After the Black Eagle through the Tea Dance


“Oh! how stiff you are! Just go straight ahead as if you were walking . . . Dancing, don’t you see, is every bit as easy as thinking. . . .”

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Harry runs into his landlady upon returning to his house the next morning. He feels unusually talkative, and they have a pleasant cup of tea together. Harry comments on ancient Indian philosophy, which he says understands the “unreality of time” that has now only been manifest by the device of the radio. Harry points out his disappointment that modern man uses the radio merely as one of his many distractions. He almost launches into a rant, but he holds back his bitterness and makes a joke instead.

Harry waits impatiently for Tuesday, when he is to have dinner with the girl from the Black Eagle. He views his interactions with the girl as the only way he can change his life and avoid suicide. Tuesday finally comes, and during dinner, the girl’s intelligent manner switches between charming jovialness and utter seriousness. Her behavior fascinates Harry. When Harry asks her name, she points out that her face resembles a boy’s and asks him to guess. Because the girl reminds Harry of a childhood friend called Herman, he guesses, correctly, that her name is Hermine.

Hermine tells Harry that she is a kind of mirror for him, one that responds to his gaze with understanding. He does indeed see how looking at his “opposite” is like looking into a “magic mirror.” Hermine explains that Harry needs her—that he is “dying just for the lack of a push to throw [him] into the water and bring [him] to life again”—and that she is going to teach him how to dance, laugh, and live. She also tells Harry she will fulfill his needs, but in return she will make him fall in love with her and then make him obey a final command: to kill her. Harry accepts without protest. By the end of their talk, he feels that Hermine has seen through him entirely, and he tells her his secret about the Treatise.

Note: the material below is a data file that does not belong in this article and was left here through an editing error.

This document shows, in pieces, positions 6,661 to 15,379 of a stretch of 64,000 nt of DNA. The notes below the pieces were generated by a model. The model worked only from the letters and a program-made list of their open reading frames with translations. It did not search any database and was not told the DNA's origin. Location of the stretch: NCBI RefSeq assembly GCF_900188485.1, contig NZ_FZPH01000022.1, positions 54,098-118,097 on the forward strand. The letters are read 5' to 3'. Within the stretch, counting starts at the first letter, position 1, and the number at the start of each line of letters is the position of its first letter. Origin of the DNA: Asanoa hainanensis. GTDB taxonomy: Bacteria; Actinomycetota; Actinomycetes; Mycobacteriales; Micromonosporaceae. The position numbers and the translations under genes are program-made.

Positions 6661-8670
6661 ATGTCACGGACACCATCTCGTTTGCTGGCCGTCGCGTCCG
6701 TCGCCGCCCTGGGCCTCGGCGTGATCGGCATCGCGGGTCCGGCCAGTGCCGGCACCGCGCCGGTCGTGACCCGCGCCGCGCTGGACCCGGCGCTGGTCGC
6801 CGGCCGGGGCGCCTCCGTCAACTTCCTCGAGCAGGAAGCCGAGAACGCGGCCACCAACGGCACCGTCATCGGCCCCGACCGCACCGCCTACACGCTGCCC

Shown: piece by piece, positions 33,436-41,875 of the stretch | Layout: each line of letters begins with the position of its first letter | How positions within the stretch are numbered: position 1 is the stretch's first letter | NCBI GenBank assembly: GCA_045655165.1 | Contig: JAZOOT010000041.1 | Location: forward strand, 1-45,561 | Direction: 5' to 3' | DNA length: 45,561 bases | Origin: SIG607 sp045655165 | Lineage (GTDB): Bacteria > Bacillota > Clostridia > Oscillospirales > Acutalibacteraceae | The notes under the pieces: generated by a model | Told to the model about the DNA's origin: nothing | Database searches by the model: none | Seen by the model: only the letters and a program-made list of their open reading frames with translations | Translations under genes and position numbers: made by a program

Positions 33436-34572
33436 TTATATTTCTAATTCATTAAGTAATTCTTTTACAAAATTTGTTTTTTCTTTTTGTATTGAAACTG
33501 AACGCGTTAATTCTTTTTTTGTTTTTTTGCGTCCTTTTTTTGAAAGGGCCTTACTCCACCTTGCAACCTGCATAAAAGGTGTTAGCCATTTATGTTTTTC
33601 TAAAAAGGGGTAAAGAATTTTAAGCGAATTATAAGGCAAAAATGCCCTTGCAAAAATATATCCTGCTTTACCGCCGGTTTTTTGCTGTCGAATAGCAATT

Harry and Hermine agree to start dance lessons, and she tells him to buy a gramophone and records. Even though Harry hesitates to immerse himself in the jazz music of the times, which he dislikes, he has agreed to obey all of Hermine’s commands. During their meetings, they discuss the Treatise and their daily thoughts. Each time they meet, Hermine displays surprising wisdom, but she always cuts short their conversations with some comment that highlights the uselessness of excessive thought. Once, for example, after a long talk about the inevitability of war, Hermine points out the value of living and seizing life, even if only for a short time. Later, she suggests that Harry’s lack of engagement with life is just as problematic as others’ lack of engagement with serious thought. Hermine, on the other hand, is able to enjoy even the smallest tasks of daily existence, such as choosing a gramophone or pulling meat off a duck bone.

After two foxtrot lessons, Hermine takes Harry to a restaurant, which he sees as a world of unintelligent, unthinking pleasure-seekers. There, after a few dances together, Hermine encourages Harry to overcome his shyness and ask a pretty blonde to dance with him. He does so despite his belief that he is a stiff old man and his fear that he will be laughed at. The girl, who he later learns is called Maria, accepts. Maria’s own effortless grace makes Harry feel like this is the first time he has really danced.

At the dance, Harry also meets Pablo, a striking but taciturn young bandleader who Hermine claims “could play on all instruments and talk every language in the world.” Hermine is very much attached to Pablo. However, Harry is not much impressed as he watches Pablo play his two saxophones and attempts to communicate with the less-than-talkative young man. In the end, Harry dances again with Hermine, and he feels that she is his “double,” resembling not only himself but also Herman, his boyhood friend, “the enthusiast, the poet.” As they dance, Hermine explains that she suffers exactly the way Harry does in the disappointing, crude world.